Bryan Caplan  

Blogging Billiards: A Fiscal Policy Trick Shot?

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Two weeks ago I emailed Mankiw a question about fiscal policy, referencing one of my previous posts.

Mankiw replied (June 7).

Then Brad DeLong responded to Mankiw (on June 15, updated June 17).

DeLong's post in turn apparently provoked a note from Paul Krugman, which DeLong posted (June 17).

Email from me provokes a response from Krugman via DeLong via Mankiw... that's what I call a blogging trick shot!

DeLong/Krugman interestingly agree with my conclusion that fiscal policy has no effect on nominal GDP, but our suggested mechanisms are very different.

My guess is that fiscal expansions have roughly zero effect as long as the Fed raises interest rates enough to keep the money supply from expanding.

The DeLong/Krugman view is that, at least these days, fiscal expansions have roughly zero effect because the Fed raises interest rates MORE than enough to keep the money supply from expanding in response. In other words, fiscal expansions now provoke monetary contractions.

Who's right? Most of the evidence that DeLong/Krugman could marshall for their view also fits mine. If the Fed wants to make inflation 2%, then DeLong/Krugman predict that the Fed will respond to fiscal expansions with higher interest rates. Given an inflation target, that's my prediction, too. Admittedly, DeLong/Krugman predict that the Fed has to contract the money supply relative to its previously intended path, while I just predict that the Fed has to keep the money supply from increasing relative to its previously intended path. But it's hard to know what the Fed's intended path for the money supply was. We never see what the Fed would have done if fiscal policy had been different.

The simplest way I can think of to race these two theories of fiscal impotence is to look at the impact of fiscal policy on nominal GDP when the central bank is run by dogmatic monetarists. I say fiscal policy won't matter; DeLong/Krugman say it will. But alas, dogmatic monetatists in positions of power have always been very scarce, and as far as I've heard are now virtually non-existent.

Other ideas for how to settle this dispute?


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COMMENTS (5 to date)
Matt writes:

The economy seeks equilibrium between the relative sizes of the private and public sectors, a result predicted when purchases of goverment services are 'en mass' rather than pay as you go.

Hence, according to my amateur economics science, the private sector expands in response to public sector expansion. The expansion is generally not productivity expansion, unless the government is adding productivity to the mix. The expansion is generally linear sprawl, driven by low wage immigrants. Simple linear expansion of the economy, which helps no one, requires expansion of the money supply.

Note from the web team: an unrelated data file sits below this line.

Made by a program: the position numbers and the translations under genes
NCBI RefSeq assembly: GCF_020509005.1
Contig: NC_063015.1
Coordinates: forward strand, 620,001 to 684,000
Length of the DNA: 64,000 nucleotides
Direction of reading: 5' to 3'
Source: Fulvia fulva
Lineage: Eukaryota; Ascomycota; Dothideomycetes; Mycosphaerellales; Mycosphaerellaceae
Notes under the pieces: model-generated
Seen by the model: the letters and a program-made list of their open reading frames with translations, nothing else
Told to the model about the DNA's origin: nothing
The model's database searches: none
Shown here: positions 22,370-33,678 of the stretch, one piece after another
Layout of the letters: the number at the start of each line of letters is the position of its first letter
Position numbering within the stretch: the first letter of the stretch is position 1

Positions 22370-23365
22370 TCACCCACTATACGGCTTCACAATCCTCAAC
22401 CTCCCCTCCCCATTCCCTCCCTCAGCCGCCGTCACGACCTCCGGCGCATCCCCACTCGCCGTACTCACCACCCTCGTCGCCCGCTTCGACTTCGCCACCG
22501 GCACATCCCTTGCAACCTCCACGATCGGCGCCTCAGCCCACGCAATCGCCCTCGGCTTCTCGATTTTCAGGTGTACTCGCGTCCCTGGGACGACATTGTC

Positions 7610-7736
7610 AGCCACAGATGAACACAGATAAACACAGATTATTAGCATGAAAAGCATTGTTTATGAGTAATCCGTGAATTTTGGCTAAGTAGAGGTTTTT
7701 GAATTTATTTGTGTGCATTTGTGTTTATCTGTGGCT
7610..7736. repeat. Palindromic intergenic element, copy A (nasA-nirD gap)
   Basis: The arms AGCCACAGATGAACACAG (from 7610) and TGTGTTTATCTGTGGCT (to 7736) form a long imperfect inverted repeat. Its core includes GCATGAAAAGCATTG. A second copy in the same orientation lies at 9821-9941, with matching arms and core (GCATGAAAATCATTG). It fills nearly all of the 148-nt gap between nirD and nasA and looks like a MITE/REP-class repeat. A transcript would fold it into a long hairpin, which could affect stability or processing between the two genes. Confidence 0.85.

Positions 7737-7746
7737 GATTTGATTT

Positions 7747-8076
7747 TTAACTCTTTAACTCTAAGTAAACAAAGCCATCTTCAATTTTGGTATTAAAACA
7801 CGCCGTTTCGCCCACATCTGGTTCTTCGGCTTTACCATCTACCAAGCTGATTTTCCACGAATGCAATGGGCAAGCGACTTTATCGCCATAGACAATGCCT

m writes:

I forgot to mention.

Debt funding of government happens when taxes are flattened, because the main purchasers of government services see a higher rate of return from goverment services. Hence, goverment expands with debt funding because there is no one in authority paying the bills.

Government operations act like a very, very sticky free market, but it obeys, ultimately, free market principles of pricing.

John T. Kennedy writes:
Other ideas for how to settle this dispute?

Pistols at ten paces.

spencer writes:

Through the keysenian impact on consumption fiscal policy will impact how rapidly the economy
rebounds from a recession to regain the ceiling the fed is imposing on nominal gdp growth and/or inflation relative to its long term trend or potential gdp.

Fiscal policy can have a cyclical impact but not a secular impact.

Brad DeLong writes:

Well, it is an interesting and important question that everyone thinks about...

I think part of the answer depends on what your definition of "money" is. The broader the definition of money, then with dogmatic monetarists in control the closer the LM curve is to being vertical. A central bank that sees its mission as being that of targeting, as John Taylor once said, "velocity-adjusted M3" will produce a zero fiscal multiplier. A central bank that is targeting the monetary base will produce somewhat of a fiscal multiplier...

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